The recommended changes to the NCAA’s name, image and likeness rules continue to pass the test.
The biggest hurdle was cleared this week, when the NCAA announced that the Board of Governors supports rule changes that would allow student-athletes to “receive compensation for third-party endorsements both related to and separate from athletics. It also supports compensation for other student-athlete opportunities, such as social media, businesses they have started and personal appearances within the guiding principles originally outlined by the board in October.”
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The Board of Governors voted unanimously last October to direct each of the NCAA’s three divisions to “immediately consider updates to relevant bylaws and policies for the 21st century.” Since then, working groups have been developing recommendations, which will now go to the rules-making structure in each of the NCAA’s divisions for further consideration. The NCAA said that the divisions are expected to adopt new name, image and likeness rules by January, with the rules taking effect at the start of the 2021-22 academic year.
“Throughout our efforts to enhance support for college athletes, the NCAA has relied upon considerable feedback from and the engagement of our members, including numerous student-athletes, from all three divisions,” said Michael V. Drake, chair of the board and president of Ohio State University, in Wednesday’s press release. “Allowing promotions and third-party endorsements is uncharted territory.”
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The NCAA’s release said that the Board of Governors is “requiring guardrails around any future name, image and likeness activities. These would include no name, image and likeness activities that would be considered pay for play; no school or conference involvement; no use of name, image and likeness for recruiting by schools or boosters; and regulation of agents and advisors.”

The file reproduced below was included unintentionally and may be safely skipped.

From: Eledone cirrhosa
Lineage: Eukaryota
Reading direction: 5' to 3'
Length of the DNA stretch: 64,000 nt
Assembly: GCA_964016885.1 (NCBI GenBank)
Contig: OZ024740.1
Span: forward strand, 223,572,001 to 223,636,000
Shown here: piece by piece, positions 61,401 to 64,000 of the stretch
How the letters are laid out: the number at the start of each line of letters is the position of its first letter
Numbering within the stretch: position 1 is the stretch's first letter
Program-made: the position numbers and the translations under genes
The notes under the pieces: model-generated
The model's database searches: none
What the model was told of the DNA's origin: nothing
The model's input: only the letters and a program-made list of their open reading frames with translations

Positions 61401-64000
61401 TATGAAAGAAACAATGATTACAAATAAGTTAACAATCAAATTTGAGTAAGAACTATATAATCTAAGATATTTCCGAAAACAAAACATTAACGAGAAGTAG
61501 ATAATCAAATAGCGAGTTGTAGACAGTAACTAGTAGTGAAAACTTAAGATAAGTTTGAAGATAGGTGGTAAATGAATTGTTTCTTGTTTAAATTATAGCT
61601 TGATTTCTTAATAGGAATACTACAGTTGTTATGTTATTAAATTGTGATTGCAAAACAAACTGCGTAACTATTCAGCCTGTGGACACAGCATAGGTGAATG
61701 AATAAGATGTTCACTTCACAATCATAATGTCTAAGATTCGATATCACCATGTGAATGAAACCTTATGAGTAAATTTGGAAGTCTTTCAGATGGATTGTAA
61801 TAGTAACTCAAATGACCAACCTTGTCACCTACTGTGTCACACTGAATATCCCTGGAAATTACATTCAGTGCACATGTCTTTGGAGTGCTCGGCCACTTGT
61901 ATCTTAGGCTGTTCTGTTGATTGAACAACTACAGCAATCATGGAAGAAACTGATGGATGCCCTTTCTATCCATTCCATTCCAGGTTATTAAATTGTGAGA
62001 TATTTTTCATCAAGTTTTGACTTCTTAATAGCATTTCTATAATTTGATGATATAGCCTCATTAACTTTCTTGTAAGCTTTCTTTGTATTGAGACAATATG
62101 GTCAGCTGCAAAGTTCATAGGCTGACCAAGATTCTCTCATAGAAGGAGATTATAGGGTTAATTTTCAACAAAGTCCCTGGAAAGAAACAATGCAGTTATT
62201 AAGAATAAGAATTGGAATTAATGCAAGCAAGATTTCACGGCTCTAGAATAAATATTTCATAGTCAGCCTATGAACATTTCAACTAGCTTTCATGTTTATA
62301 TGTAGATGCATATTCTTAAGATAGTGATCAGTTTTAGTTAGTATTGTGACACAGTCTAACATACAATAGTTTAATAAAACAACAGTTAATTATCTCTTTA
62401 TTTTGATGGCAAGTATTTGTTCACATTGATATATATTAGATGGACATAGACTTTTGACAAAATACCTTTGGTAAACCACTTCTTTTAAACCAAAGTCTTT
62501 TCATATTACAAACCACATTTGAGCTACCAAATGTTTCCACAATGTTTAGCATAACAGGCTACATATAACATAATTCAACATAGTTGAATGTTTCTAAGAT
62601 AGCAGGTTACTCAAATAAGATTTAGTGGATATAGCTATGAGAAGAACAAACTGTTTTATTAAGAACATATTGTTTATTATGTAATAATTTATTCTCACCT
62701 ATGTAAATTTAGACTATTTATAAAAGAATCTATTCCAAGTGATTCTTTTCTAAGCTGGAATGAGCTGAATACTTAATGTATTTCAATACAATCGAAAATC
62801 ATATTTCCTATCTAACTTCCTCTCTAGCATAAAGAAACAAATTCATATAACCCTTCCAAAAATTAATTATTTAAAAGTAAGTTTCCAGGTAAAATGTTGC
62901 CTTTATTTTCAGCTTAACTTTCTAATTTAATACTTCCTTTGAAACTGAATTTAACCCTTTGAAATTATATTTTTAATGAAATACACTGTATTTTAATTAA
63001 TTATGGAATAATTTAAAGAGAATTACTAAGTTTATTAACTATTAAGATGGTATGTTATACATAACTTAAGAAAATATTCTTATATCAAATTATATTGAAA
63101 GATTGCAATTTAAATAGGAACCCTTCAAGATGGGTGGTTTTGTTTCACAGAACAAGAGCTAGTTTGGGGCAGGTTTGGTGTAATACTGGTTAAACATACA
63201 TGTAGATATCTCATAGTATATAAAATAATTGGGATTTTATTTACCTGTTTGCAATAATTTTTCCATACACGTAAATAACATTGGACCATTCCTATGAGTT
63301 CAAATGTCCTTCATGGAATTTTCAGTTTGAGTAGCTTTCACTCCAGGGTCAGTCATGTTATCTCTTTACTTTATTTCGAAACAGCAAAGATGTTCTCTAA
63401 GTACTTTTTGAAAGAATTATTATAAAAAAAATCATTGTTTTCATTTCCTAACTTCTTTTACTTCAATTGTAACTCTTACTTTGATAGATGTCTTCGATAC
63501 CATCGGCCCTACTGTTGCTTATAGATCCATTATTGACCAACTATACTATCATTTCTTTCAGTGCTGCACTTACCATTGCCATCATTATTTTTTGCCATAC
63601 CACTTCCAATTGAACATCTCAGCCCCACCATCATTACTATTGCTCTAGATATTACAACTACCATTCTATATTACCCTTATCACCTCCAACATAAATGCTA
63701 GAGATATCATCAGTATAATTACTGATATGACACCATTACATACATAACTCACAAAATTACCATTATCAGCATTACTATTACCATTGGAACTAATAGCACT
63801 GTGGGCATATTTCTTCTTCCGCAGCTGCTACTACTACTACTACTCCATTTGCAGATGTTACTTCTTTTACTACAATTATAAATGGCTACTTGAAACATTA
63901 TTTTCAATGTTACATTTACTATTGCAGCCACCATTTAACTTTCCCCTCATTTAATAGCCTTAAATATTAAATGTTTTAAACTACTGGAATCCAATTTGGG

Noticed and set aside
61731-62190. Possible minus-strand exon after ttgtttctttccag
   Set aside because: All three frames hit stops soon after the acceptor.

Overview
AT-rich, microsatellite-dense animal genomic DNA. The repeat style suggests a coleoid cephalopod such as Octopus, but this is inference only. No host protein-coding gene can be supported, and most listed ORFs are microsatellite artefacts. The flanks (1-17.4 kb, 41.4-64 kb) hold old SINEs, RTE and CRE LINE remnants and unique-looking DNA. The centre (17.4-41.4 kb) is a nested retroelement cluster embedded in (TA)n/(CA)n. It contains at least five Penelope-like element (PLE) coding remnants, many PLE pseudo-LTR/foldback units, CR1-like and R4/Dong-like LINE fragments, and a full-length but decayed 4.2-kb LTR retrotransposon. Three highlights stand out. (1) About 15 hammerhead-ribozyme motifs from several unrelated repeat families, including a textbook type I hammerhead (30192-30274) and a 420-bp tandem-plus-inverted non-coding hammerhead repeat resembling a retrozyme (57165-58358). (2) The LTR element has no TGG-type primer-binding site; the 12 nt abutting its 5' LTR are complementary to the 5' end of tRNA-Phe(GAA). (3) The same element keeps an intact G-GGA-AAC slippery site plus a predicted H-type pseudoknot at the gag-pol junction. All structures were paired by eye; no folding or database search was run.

A topic of discussion in recent years, the sentiment gained momentum when California Governor Gavin Newsom signed the state’s “Fair Pay to Play Act” last September. Other states followed suit, while the NCAA set out to develop its own guidelines and work with the United States Congress to ensure that a universal policy could be established.
The board said that the rules may need to be adapted a bit within each NCAA division, while the uncertainty surrounding the COVID-19 pandemic is also having an impact throughout college sports. Any NIL rule changes adopted by the three NCAA divisions must follow the following principles and guidelines:
- Ensuring student-athletes are treated similarly to nonathlete students unless a compelling reason exists to differentiate.
- Maintaining the priorities of education and the collegiate experience to provide opportunities for student-athlete success.
- Ensuring rules are transparent, focused and enforceable, and facilitating fair and balanced competition.
- Making clear the distinction between collegiate and professional opportunities.
- Making clear that compensation for athletics performance or participation is impermissible. Reaffirming that student-athletes are students first and not employees of the university.
- Enhancing principles of diversity, inclusion and gender equity.
- Protecting the recruiting environment and prohibiting inducements to select, remain at or transfer to a specific institution.
- The board relied on a comprehensive report from the Federal and State Legislation Working Group to inform its recommendations.
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